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WebMemo #2113 on Economy

October 24, 2008

How to Successfully Stimulate the Economy

By

When the economy is struggling, Congress has a tendency to invoke the same tried and failed policies of the past. Typically, these policies promise hundreds of billions of dollars in government spending while doing little to actually revitalize economic activity. The first round of stimulus checks, like those rebates issued in the 1970s and 2001, were a bust, with only a small portion (perhaps less than 30 cents on every rebate dollar) used for consumption. Furthermore, prior government spending on infrastructure such as highways merely transferred -- rather than created -- wealth.

During the current period of slow economic growth, Congress should do what it does best: set broad economic policy. Specifically, Congress should concentrate on signaling to investors and workers alike that its principal focus will be on improving pro-growth economic policy, mainly in the areas of tax, energy, and spending policies. The test for distinguishing good stimulus ideas from bad ones should be this: Is the proposal likely to raise the economy to a sustained, higher level of growth?

Tax Policy

What can increase risk for investors and businesses? Many factors, of course, but public policy commonly looms largest. For example, tax increases, especially on capital, increase the cost of capital and lower investment returns. When investors are uncertain about whether taxes will increase or stay the same, they can still act as though taxes have risen if they judge the risk of an increase to be nearly equal to an actual increase. And rising uncertainty can have the effect of driving down investments in riskier undertakings. Congress can take the following actions on tax policy:

  • Make the Tax Reductions of 2001 and 2003 Permanent. Among the first actions Congress can take to address the current economic slowdown is to make a definitive statement regarding the tax increases scheduled for 2009 and 2011. There are projects, new businesses, and expansions of existing businesses that would be undertaken today if Congress signaled that taxes would be lower in three years. Since nearly all major capital undertakings last beyond this three-year period, it is likely that making all or most of the Bush tax reductions permanent would stimulate economic activity today as well as in 2011. If Congress increases taxes, then investors will find more favorable economies to support and business owners will, as much as they can, locate their expanded activities in other countries with more favorable tax regimes.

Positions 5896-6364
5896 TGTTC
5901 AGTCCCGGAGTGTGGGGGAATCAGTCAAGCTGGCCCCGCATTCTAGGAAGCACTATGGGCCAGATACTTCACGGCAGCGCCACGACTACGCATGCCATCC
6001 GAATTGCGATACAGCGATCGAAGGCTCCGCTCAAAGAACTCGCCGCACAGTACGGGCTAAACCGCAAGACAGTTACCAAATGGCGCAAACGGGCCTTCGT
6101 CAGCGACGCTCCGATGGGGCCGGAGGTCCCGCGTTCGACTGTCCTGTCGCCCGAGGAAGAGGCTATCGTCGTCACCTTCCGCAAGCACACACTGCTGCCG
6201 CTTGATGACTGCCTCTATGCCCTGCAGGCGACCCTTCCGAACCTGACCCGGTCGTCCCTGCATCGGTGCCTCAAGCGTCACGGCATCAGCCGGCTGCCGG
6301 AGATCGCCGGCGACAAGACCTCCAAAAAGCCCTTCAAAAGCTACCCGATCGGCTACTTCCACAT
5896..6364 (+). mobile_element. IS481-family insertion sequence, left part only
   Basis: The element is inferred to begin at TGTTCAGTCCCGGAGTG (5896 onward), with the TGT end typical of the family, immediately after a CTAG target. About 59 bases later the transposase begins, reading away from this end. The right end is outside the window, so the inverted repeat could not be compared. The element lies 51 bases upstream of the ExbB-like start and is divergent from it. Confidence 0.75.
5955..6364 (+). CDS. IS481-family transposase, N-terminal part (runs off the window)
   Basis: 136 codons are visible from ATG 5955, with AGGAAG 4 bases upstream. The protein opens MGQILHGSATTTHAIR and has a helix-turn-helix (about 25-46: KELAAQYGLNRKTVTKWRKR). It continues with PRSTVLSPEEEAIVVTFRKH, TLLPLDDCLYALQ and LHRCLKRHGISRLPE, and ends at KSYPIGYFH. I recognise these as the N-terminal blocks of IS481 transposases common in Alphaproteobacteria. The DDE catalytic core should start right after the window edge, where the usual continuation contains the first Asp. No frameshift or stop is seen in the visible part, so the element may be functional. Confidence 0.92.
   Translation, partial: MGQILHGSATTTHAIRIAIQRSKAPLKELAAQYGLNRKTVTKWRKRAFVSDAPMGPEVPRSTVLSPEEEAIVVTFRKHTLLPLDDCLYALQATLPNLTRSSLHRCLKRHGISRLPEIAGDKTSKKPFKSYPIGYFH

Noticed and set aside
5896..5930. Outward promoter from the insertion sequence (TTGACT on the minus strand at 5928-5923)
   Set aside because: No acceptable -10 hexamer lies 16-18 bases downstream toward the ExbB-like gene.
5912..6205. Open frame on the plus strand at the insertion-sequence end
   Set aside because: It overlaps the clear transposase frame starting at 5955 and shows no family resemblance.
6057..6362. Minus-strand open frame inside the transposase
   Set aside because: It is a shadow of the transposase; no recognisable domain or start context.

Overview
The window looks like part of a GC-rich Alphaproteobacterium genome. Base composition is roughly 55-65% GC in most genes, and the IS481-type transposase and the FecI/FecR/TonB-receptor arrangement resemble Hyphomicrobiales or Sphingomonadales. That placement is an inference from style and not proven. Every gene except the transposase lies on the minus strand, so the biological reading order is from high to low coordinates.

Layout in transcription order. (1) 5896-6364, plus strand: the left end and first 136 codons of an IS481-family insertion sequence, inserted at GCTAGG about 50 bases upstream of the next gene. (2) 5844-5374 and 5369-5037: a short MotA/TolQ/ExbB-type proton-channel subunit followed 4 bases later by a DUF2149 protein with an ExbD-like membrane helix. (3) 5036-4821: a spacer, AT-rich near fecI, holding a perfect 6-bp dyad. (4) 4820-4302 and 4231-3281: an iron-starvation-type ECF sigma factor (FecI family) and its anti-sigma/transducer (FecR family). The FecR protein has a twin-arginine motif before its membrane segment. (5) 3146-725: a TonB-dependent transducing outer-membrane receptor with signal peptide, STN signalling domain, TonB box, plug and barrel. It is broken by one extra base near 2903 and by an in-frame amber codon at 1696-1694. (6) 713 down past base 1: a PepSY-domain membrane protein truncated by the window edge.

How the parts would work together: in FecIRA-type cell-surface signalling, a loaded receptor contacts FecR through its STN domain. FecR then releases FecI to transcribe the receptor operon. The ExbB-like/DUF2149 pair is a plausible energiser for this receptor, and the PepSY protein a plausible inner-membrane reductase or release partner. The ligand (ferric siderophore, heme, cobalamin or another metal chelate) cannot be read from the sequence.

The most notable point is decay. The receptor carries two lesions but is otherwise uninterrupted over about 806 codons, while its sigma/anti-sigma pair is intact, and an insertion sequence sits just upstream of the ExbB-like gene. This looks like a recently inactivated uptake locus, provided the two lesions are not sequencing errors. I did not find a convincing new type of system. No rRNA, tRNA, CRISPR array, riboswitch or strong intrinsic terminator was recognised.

• Accelerate Tax Depreciation. Past economic slumps have proven that accelerating the tax depreciation of capital equipment and buildings or the one-year expensing of business purchases that would otherwise be depreciated over a longer period of time for tax purposes can help during periods of slow growth.[1]
  • Lower the Corporate Profits Tax. In one area of tax policy, there is now nearly universal agreement: Our federal business taxes are far too high. The U.S. tax rate on corporate profits is the second highest in the world. Why is it not the firm policy of this country's government to ensure that the corporate profits tax is always below the average corporate income tax of other industrialized countries? Such a policy would enhance our competitive standing worldwide and significantly reduce the incentive for U.S. firms to relocate to lower tax countries.

By making the 2001 and 2003 tax reductions permanent and reducing the corporate profits tax by 1,000 basis points, an annual average of 2.1 million more jobs would be created. Indeed, 3.4 million jobs above a current law baseline would be created in 2018 by newly energetic businesses. These tax changes dramatically increase the level of national output, and household income rises as the result of a healthier economy and lower taxes. In fact, the average household would have $5,138 more to spend or save after paying their taxes, and by 2018 this amount would jump to $9,750.[2]

Energy Policy

Rapidly increasing prices for gasoline and petroleum-based energy slowed the economy and helped bring about our current recession. Additionally, the effects of such increased energy prices continue to impede job and income growth. If Congress acts to expand energy supplies, forward-looking prices will fall and economic activity will shed off the drag stemming from this sector.